Media Ethics

Discipline: Media Studies
Instructor: Gradstein
Credits: 3

Field Work: Day 1 - Tuesday, 12 January | Hawaii, United States Download Syllabus

This course provides an introduction to the study of journalism from the standpoint of media history, examining the forces of social, political and technological change that have affected media. We will consider what it means to be a journalist in the age of mobile communication, studying individuals who blazed the trail for today’s journalists and thinking about how journalism differs from other forms of mass communication, in terms of ethics and work practices. We will also cover business and technological changes that have resulted in different ways to reach audiences, drawing connections between the present and the past. We will compare professional journalism ideologies around the world to gain a better understanding of how the roles, tools, and ethics of journalists vary from the U.S. in the UK, Russia, continental Europe, South America, and particularly considering the importance of radio and mobile tools for communication in Ghana and South Africa.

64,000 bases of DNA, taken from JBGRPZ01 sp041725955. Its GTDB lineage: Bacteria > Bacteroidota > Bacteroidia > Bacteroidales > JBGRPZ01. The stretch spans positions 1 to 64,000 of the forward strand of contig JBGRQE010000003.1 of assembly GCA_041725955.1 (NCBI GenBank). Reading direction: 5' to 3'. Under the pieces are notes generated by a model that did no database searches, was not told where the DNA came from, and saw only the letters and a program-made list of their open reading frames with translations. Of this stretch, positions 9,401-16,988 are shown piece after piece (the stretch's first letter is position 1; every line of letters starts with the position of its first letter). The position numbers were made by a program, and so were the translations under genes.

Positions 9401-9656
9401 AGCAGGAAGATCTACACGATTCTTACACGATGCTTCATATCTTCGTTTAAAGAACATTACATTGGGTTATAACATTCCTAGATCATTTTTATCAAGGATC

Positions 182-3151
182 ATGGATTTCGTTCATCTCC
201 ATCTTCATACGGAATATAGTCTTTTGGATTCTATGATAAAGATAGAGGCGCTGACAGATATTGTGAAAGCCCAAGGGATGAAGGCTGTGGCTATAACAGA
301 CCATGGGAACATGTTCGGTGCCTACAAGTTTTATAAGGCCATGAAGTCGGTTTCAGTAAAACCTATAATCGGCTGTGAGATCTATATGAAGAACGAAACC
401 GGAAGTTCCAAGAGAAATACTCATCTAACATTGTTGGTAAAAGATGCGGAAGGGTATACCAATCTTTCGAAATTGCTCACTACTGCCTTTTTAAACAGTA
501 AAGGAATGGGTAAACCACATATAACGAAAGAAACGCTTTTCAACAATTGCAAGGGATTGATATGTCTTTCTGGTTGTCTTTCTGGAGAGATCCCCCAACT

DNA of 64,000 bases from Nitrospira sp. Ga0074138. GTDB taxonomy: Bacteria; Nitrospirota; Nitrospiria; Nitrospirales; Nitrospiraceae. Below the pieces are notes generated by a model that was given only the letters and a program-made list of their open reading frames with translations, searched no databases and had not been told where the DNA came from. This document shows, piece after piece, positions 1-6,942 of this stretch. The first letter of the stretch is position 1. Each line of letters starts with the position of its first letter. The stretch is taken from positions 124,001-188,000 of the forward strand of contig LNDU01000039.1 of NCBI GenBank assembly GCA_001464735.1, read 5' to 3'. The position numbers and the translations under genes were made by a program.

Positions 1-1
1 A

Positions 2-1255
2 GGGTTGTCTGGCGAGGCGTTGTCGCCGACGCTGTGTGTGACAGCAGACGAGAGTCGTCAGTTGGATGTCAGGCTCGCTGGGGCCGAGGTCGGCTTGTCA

Field Work

Country: Hawaii, United States
Day: 1 - Tuesday, 12 January

In Honolulu we will visit the NPR station in Hawaii for a tour and meeting with journalists there. The local NPR station prepares its own shows as well as playing Morning Edition and All Things Considered. We will then hike the Diamond Head volcano crater (about an hour and a half round-trip) and meet the author of a book on Diamond Head. Students will write a story based on the day’s experience.

Academic Objectives:
1. Discuss media ethics with working journalists.
2. Tour an NPR station.
3. Meet author of book on Diamond Head.